Harold Wilson, a former prime minister of Great Britain, said, “Courage is the art of being the only one who knows you’re scared to death.”

At the bridge table, some players get scared that partner will pass in the “middle” of the auction. For example, look at the North hand in this diagram. You pass, and partner opens one spade. What would you do now?

If you were not a passed hand, you would happily respond two clubs, planning to support spades on the next round. Now, if you bid two clubs, partner might pass. So, a columnist recommended jumping to three spades. I think that is awful. Jump raises require four trumps. The best solution is to use the Drury convention, when a two-club response by a passed hand shows at least three-card support for partner’s major and a maximum pass. But if you do not use Drury, you should still bid two clubs. Some 99 percent of the time, partner will not pass. And if he does, you will not have missed a good game contract.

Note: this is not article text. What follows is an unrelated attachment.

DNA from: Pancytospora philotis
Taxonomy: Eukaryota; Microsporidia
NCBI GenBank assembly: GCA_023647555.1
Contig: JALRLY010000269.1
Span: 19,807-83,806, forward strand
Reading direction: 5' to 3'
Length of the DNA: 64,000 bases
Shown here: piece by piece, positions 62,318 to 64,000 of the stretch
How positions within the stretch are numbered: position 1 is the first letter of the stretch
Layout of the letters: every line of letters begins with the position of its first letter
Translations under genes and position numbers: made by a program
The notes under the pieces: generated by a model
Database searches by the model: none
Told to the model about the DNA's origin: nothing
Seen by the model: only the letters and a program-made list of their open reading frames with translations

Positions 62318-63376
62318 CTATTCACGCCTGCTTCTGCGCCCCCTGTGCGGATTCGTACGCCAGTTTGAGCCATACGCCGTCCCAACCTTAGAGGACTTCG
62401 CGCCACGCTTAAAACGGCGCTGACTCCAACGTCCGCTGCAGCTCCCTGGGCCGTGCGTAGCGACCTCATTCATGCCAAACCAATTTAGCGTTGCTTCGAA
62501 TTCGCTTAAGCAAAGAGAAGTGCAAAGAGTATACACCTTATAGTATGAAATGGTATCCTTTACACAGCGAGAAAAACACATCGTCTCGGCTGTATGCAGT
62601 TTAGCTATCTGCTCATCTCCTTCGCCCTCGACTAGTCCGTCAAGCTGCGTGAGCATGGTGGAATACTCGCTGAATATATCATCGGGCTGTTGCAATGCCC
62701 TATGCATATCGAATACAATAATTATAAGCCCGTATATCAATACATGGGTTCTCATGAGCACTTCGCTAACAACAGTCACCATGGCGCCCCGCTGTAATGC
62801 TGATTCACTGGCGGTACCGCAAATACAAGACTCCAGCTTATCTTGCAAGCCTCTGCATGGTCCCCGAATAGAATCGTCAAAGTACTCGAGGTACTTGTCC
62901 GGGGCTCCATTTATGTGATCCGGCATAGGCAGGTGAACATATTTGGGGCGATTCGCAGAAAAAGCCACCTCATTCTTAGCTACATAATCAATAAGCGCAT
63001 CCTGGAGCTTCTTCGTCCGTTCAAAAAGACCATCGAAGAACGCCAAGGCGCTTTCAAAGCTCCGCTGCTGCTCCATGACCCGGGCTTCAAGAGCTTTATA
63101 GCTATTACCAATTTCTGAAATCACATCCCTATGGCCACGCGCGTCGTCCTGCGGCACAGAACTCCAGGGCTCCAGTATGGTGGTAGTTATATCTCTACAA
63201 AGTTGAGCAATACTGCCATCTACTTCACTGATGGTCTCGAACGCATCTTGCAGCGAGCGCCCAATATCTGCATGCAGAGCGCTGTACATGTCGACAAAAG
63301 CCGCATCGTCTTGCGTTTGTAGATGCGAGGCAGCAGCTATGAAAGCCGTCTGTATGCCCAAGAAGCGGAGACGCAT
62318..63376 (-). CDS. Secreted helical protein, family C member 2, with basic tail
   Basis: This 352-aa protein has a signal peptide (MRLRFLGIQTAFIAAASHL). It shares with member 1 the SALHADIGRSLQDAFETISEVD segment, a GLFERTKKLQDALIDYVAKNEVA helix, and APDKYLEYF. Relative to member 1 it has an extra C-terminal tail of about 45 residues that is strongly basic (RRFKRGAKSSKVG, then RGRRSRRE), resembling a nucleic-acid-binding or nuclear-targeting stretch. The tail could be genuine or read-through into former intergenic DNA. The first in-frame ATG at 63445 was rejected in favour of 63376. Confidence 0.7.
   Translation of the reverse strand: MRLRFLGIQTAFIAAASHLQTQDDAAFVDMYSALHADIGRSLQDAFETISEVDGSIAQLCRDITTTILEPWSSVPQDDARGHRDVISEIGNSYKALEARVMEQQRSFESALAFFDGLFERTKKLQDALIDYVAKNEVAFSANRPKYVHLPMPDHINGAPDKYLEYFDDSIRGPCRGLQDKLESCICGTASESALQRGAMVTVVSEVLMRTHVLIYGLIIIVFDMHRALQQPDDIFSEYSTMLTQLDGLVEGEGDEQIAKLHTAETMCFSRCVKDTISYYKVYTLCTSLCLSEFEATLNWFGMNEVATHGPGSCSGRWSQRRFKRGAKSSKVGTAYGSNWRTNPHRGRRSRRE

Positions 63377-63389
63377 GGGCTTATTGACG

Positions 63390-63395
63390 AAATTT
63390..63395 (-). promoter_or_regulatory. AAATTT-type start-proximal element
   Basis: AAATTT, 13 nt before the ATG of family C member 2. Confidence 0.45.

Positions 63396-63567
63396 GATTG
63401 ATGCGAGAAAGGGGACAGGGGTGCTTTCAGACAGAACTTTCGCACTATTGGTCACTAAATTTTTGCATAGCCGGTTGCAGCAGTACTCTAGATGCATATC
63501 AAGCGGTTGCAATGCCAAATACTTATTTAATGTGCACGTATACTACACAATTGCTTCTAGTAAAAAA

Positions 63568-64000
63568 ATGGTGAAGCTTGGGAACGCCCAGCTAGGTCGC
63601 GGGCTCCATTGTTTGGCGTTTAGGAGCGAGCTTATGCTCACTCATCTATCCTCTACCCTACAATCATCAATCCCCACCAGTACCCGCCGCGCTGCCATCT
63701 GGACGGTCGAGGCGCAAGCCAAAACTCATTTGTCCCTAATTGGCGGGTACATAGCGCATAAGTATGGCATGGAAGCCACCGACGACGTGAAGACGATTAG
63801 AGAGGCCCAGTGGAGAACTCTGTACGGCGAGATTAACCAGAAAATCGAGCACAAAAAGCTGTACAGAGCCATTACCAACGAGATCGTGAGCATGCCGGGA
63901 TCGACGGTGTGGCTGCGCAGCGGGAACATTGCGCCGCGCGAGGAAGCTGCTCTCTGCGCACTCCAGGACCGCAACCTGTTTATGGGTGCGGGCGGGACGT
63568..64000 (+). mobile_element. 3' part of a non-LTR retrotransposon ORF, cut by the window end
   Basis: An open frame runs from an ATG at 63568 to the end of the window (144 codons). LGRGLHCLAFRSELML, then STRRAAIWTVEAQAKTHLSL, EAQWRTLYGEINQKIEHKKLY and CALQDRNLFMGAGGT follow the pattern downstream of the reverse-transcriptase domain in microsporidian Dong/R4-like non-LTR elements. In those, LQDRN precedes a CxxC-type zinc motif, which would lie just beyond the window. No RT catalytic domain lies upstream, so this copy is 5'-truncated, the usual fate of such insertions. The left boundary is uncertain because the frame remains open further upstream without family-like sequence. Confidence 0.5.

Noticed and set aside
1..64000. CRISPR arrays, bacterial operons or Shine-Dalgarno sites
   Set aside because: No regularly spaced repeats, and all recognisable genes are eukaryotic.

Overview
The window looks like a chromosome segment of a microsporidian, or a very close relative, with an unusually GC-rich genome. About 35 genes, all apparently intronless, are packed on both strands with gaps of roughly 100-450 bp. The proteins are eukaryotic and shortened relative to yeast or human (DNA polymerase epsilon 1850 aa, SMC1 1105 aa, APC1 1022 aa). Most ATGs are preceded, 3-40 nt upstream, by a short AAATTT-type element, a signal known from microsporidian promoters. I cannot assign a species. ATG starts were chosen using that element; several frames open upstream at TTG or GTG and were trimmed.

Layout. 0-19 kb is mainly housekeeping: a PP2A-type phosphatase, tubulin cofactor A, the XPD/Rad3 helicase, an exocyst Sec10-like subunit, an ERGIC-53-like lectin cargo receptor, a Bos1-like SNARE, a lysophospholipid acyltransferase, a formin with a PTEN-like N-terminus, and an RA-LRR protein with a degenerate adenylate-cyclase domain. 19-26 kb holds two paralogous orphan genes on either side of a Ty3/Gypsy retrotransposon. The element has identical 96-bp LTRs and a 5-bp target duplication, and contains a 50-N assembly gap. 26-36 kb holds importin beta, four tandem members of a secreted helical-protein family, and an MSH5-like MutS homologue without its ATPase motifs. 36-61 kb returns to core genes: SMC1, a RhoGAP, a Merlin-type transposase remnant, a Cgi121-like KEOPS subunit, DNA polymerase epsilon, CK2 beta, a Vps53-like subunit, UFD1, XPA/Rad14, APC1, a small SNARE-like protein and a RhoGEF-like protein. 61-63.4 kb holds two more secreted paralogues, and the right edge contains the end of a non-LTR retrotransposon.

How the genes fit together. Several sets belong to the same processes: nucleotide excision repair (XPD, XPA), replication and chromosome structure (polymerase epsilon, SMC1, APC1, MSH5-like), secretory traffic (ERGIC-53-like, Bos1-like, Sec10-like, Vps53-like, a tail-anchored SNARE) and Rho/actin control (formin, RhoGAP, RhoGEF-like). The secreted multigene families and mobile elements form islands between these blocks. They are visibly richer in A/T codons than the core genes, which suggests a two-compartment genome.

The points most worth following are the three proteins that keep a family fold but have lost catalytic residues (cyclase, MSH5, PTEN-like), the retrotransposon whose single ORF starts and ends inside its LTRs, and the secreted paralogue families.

In this deal, over two clubs, partner will rebid two hearts, and you can continue with two spades – or perhaps even three spades. Over either, partner should raise to four spades.

After West leads a trump, how should South plan the play?

Declarer has four potential losers in the red suits, but one can be eliminated by ruffing a diamond in the dummy. After taking the first trick, South can duck a diamond. He wins the next trump, cashes the diamond ace, ruffs his last diamond, and turns to hearts. Here, he comes home safely.

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